“It’s probably the best job ever,” said the Icelandic musician, referring to writing and performing music as a career. This is because in addition to fronting six-person indie-folk band Seabear, his solo project, Sin Fang, is successful enough to function as his full-time job.
And when Sigfússon considers a lot of people he knows who dislike their jobs, even the more difficult aspects such as being away from his family don’t seem so bad to him, because he loves what he’s doing.
When he’s not on the road, Sigfússon spends the majority of his day working on various musical projects. After waking up early and enjoying the morning with his daughter and girlfriend, he then heads to his studio located in the basement of a book company in Reykjavík, Iceland.
“It’s pretty small but it’s nice for one person working,” he said. “It’s like a normal job.”
There, he concentrates on music for the entire day, adhering to a mostly strict regimen. But it’s always his solo music that is the focus in his studio – and even sometimes in the evenings at home – whereas anything pertaining to Seabear is done elsewhere and on a much more collaborative level.
“When I’m alone I’m just working on the Sin Fang,” he said. “I think, like, when I’m recording, it’s really like, cozy…I do it on my own time, and I drink lots of coffee and sit in front of the computer and write down stuff and ideas, and it’s really, it’s like, this is the best job I could ever have.”
Although Sigfússon’s second full-length as Sin Fang, “Summer Echoes,” was released earlier this year, he is already hard at work on a follow-up. However, this time around he is working with a producer, something he hasn’t done with either his solo project or with Seabear.
“I guess I just want to try something new,” he said of the process. “I could have finished the new album…a pretty long time ago if I just did it my way, but I [wanted] to try it and I really like it.”
There are a handful of reasons why Sigfússon enjoys working with a producer. In addition to having someone to give him raw, honest feedback on the music, it also forces him to approach music in a new light and consider different ways of arranging the songs. Not only that, but he admitted that it makes the process much more fun for him.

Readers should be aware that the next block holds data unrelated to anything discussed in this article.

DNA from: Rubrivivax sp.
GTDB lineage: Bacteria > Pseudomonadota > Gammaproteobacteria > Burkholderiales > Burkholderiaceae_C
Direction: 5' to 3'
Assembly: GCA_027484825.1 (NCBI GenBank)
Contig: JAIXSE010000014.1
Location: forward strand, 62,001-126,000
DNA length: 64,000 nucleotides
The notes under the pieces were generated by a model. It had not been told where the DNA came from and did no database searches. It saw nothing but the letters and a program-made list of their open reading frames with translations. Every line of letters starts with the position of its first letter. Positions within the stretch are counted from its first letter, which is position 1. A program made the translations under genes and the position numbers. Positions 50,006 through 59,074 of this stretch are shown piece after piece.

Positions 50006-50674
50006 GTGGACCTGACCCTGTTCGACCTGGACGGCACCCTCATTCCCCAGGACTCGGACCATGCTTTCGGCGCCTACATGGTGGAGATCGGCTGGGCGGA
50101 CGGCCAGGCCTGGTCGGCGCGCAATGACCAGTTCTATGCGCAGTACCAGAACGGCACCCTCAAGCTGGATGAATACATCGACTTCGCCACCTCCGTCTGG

“It’s so nice to have someone, like, worry about all the technical details where I just worry about, like, playing and singing and stuff,” Sigfússon said. “I don’t know if I can go back to self-producing after this.”
Working so closely with someone throughout every step of the process can also be intimidating, but Sigfússon admitted he doesn’t worry as much as a younger version of himself might have.
“When I was starting out, I was, I guess, showing and wanting some – maybe not advice – but [wanting] to hear what people thought about the stuff before I maybe released it,” he said, highlighting his previously uncertain nature.
“I don’t really do that anymore,” he said, explaining that time and practice are what have helped him become more self-assured in his art. “I think over the last few years I’ve been pretty confident.”
Additionally, two or three years ago, he made what he described as a manifesto for himself, a promise to be fearless and not rely on validation from others, and just trust that what he was doing was good.
Still, he said he does share some of his work with his girlfriend for her feedback, citing her as “a very hard critic.”
And with the combination of her and the producer, Sigfússon said he is already anticipating finishing his third solo album.
“I’m really looking forward to hearing the end result of it,” he said. “It’s going to be my best stuff yet.”
Interesting to note about Sigfússon is the fact that he is also a visual artist, and holds a degree in art school, an interest which predates his musical career. However, it is the music which takes up the majority of his time and also which pays the bills. And ultimately, if he had to choose one or the other, Sigfússon said he would pick music.
“I’m…just more into music as an art medium than visual art,” he said, sharing how, creation of art aside, he listens to music more than he takes time to go see art.
Additionally, the feedback for making music is, often times, instantaneous, an aspect which Sigfússon appreciates.
“I think the most, like, emotions you get in this job is when you play live…everyone is in a good mood and you get all this energy from the crowd,” he said. “I thought that I would never ever play live, because I was very shy to go on stage at first, but I guess now I have done it a few hundred times, I just really enjoy it now.”